#DancerDose – Gower Champion
April 26th, 2019 by Elizabeth Radabaugh
A prominent figure in the entertainment industry for nearly 40 years, Gower Champion has influenced aspects of television, theatre, and dance from the moment he began his career in Los Angeles! The musical marvel and legendary dancer is known as a Broadway bred superstar whose work continues to live on today!
Champion was born in Geneva, Illinois on June 22, 2019. As a young boy, he and his family moved to Los Angeles in pursuit of better professional and educational opportunities for the Champions as a whole. Following the move, Champion quickly found an interest in dance and began studying the art immediately. Through years of interest and training within the Los Angeles dance community, Champion studied the art until he could perfect it himself.
At age 15, he took his talent for dance to a more professional stage as he performed alongside friend Jeanne Tyler as performance duo “Gower and Jeanne, America’s Youngest Dance Team”. The two toured nightclubs and captured the attention of different audiences each night. In 1939, the duo was invited to dance to the music of Larry Clinton and his Orchestra in a short Warner Brothers film called “The Dispy Doodler”. With their talents being picked up on by famous executives, the duo insisted on leveling up a bit further as they transitioned from nightclub performances to bigger and brighter stages.
Soon after his stint on the Warner Brothers film, Champion decided to transition to Broadway as a solo dancer and choreographer in the 1940s. His impact started small but soon enough he was regarded as a prominent dancer and an even stronger choreographer whose moves were desired and admired by many. His choreography led him to obtain the role of director and creator on the big screen as he became enamored with musicals.
In the early 1950s, Champion and his wife Marge collaborated together to make seven film musicals including Mr. Music, Give A Girl A Break, and Three for Show. Each of these musicals were performed by big-name stars like Bing Crosby, Debbie Reynolds, Betty Grable, and Jack Lemmon. The couple quickly gained credibility due to their collaboration with their star-studded casts and the duo went on to perform on television! The duo starred on a CBS-sitcom that revolved around their actual career experiences going from a talented couple to complete superstars in the world of musical choreography and directing!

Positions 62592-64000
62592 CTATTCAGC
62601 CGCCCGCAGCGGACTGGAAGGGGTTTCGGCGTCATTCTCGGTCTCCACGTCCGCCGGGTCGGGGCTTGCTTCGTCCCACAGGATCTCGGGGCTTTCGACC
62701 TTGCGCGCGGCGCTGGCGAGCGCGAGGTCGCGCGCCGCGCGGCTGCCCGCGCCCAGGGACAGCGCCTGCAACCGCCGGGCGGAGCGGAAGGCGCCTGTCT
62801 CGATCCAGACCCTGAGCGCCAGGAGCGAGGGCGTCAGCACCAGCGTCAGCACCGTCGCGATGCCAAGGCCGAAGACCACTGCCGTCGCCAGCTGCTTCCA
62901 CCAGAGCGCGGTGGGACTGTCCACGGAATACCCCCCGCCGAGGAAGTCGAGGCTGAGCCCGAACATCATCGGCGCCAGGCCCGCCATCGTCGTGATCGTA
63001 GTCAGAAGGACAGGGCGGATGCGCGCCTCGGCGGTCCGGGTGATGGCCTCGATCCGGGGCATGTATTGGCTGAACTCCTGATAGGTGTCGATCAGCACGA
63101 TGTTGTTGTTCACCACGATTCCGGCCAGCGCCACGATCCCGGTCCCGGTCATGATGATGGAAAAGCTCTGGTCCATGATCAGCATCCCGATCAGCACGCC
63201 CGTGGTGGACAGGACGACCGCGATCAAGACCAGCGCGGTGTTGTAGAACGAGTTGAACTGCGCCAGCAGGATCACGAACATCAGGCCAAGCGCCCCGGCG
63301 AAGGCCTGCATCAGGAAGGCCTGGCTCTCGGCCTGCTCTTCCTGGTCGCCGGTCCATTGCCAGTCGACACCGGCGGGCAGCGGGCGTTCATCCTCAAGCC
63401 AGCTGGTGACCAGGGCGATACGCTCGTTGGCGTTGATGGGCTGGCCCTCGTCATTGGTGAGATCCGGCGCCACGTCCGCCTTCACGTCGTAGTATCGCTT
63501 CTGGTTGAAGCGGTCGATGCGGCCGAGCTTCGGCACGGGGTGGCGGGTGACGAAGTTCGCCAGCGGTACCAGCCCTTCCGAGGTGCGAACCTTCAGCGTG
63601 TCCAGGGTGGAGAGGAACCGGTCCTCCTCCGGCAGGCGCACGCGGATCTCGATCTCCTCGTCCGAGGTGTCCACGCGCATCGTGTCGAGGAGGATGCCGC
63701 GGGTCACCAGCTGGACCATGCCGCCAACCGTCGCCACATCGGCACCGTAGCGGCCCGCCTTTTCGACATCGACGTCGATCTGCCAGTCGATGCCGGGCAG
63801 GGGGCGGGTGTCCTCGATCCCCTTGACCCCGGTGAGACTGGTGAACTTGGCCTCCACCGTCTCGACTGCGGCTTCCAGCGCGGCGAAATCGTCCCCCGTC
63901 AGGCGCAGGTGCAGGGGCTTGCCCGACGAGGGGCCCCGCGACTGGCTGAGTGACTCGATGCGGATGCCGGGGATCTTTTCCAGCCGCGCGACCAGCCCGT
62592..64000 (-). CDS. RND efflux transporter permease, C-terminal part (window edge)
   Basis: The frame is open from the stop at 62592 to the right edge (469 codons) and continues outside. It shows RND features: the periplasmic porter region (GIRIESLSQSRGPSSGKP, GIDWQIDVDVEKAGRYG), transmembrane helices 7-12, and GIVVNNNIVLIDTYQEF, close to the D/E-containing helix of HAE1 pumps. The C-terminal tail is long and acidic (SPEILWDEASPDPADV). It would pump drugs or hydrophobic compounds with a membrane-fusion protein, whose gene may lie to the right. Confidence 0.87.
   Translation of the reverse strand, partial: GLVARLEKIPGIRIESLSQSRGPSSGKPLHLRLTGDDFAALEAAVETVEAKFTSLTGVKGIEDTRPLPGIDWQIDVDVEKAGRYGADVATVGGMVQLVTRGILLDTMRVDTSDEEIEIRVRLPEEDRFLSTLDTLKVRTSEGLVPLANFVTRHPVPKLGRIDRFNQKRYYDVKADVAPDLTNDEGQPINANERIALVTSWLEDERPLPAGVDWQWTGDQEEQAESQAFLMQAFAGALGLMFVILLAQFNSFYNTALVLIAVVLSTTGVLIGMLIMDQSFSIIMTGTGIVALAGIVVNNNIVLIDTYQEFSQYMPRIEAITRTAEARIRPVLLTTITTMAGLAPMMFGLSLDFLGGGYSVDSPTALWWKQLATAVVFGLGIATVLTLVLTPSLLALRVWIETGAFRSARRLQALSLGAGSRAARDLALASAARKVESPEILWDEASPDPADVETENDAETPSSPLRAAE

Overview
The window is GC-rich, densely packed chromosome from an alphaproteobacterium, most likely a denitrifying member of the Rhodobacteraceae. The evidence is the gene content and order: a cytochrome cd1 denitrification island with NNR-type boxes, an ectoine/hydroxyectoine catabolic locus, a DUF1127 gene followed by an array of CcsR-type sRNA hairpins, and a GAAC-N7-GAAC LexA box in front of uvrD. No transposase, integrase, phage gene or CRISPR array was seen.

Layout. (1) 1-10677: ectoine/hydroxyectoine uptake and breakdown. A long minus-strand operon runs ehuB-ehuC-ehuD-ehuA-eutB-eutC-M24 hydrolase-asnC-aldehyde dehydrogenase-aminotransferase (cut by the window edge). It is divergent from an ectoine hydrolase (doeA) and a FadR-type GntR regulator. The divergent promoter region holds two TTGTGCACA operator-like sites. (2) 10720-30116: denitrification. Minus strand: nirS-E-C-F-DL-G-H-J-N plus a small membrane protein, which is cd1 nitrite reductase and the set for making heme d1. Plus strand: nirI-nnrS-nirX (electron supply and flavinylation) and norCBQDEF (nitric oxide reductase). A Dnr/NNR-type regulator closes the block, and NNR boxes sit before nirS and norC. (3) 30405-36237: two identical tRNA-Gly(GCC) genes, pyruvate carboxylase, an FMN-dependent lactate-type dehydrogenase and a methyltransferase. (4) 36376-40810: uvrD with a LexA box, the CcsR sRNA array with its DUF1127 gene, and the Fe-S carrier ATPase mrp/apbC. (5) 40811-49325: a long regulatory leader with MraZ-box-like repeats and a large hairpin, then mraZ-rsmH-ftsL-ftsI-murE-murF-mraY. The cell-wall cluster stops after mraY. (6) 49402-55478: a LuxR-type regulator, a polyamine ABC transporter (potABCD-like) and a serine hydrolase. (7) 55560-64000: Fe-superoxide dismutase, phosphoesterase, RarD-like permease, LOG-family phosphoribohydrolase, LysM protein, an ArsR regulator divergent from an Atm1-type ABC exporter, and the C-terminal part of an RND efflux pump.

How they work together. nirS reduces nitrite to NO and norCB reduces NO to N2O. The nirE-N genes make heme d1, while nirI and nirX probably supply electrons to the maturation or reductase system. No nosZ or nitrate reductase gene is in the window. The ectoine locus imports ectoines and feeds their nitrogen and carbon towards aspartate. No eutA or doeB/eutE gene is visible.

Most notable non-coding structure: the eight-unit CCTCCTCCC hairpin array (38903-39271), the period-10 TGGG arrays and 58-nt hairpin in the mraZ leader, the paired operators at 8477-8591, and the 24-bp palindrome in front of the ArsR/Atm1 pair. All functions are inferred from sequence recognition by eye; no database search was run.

Champion truly earned the title of his surname with his extreme success in the 1960s. His direction of Bye Bye Birdie ran for 607 performances and won four Tony awards including Best Musical and two more for Champions directing and choreography. Following his success, he upped the ante with Carnival which ran for 719 performances and garnered seven Tony awards.
He reached legendary status with what is now considered to be one of Broadway’s biggest successes, Hello, Dolly! It ran for an incredible 2,844 performances after seven years on the stage. It is most known for the title number where Dolly is greeted by the staff of a restaurant upon her return. Champion’s choreography was both critically acclaimed and appreciated as the show went on to win ten Tony Awards including Best Musical. Champion also took home two awards for his direction and choreography that has left him to be regarded as one of the most influential assets to Broadway and musical success.
His successful streak continued with I Do! I Do! As the show ran for 560 performances and received seven Tony nominations. Champion continued to direct and choreograph more productions throughout the years, but his success was not as strong until 1980 when he choreographed and directed 42ndStreet, winning yet another Tony for his choreography. Despite the success of the 3,486 performances that ran, Champion did not survive to see it happen. The night before the production opened, Champion passed away but not before leaving behind an incredible legacy and a mind-blowing production that is still remembered and appreciated today. The production was his greatest success and ran for nine years, showing that even through death Champion was a force to be reckoned with in the world of dance and performance.
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Casey Eggers is a writer for StarQuest. She loves coffee, music, and running long distance.